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Vital Signs

Worth Repeating

When the U.S. Post Office banned Fr. Charles E. Coughlin’s Social Justice from the mail in April 1942, ending its six-year run, it put the hopes, beliefs, and opinions of nearly half, perhaps more, of Americans into the dustbin of history, along with some useful facts we could use now as we move into the Second Great Depression.

The range and depth of the news topics of this weekly magazine with a million-plus circulation were unusual, for Coughlin’s time and ours.  With large folios of 11" by 17" and usually 20 to 24 pages per issue, Social Justice focused on the New Deal’s failure to solve the crises in banking and agriculture; the infiltration of communists into government agencies at both federal and state levels; their control over the public-education system, both universities and schools; the entangling alliance between England and the United States in the “great game” to control the resources of Asia and the Middle East, and the inevitable world wars it would bring; and the disintegration of public morality and civic virtues, especially through Hollywood movies and mass-circulation women’s magazines.  In terms of news and information, its quality was far superior to Time or Newsweek—which were consistent critics of Coughlin, the famous “Radio Priest” with a weekly audience estimated at 40 million.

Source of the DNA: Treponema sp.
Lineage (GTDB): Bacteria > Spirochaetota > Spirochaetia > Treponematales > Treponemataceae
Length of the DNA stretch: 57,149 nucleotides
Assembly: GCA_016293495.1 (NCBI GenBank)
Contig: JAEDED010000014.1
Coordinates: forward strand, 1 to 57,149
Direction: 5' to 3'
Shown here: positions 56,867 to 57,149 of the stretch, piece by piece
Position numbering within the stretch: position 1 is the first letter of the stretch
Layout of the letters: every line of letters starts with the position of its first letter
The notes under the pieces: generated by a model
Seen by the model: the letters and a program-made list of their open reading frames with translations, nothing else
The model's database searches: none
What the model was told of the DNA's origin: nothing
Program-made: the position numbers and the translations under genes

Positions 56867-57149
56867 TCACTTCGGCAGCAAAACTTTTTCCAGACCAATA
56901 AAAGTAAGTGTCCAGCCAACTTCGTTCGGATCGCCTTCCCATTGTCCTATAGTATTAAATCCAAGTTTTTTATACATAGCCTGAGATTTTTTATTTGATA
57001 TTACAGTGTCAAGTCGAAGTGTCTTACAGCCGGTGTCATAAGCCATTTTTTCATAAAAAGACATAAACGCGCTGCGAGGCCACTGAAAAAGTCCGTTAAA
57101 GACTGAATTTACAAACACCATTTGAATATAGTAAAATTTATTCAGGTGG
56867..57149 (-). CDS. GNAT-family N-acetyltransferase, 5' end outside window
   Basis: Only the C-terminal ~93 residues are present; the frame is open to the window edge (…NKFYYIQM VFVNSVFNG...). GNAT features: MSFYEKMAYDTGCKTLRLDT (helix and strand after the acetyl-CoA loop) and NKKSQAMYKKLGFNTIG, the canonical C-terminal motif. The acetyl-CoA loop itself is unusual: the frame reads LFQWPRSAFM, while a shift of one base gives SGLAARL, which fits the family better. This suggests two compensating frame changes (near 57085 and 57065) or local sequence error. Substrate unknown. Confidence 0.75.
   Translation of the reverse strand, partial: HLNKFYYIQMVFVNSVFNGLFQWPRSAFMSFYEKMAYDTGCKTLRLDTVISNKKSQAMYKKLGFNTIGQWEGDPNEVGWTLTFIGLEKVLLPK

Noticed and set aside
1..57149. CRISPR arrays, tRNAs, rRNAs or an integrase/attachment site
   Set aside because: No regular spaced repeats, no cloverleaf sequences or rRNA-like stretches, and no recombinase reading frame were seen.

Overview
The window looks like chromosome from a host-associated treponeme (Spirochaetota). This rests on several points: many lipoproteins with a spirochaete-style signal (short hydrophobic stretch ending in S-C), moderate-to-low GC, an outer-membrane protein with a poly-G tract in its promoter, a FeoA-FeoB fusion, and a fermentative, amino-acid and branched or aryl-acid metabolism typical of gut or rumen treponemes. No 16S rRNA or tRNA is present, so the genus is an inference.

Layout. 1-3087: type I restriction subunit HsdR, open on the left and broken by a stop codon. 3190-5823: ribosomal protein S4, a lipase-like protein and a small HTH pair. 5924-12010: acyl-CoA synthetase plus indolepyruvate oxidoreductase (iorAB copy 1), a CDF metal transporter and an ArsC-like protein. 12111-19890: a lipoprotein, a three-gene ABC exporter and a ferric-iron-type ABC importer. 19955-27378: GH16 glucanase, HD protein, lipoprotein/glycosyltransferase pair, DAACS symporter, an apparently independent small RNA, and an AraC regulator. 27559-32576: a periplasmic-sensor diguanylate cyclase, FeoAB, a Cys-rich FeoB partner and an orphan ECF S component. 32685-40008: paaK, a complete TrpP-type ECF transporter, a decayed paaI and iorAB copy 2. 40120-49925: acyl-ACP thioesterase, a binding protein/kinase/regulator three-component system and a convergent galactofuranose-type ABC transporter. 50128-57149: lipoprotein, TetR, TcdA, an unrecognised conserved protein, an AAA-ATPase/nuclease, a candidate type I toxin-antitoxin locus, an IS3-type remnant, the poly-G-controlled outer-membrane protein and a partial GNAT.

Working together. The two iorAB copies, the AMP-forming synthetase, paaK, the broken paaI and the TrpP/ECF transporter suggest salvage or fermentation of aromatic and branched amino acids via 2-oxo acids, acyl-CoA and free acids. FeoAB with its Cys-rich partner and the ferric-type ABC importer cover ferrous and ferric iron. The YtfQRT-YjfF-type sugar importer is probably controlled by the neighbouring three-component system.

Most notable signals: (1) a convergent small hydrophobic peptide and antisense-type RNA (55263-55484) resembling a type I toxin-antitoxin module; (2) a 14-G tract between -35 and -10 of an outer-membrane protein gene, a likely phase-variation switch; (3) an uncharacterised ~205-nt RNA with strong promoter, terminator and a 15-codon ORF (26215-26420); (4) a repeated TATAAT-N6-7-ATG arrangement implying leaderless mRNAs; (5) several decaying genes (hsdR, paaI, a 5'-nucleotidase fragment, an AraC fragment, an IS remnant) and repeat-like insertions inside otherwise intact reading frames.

Unlike Time and Newsweek,...

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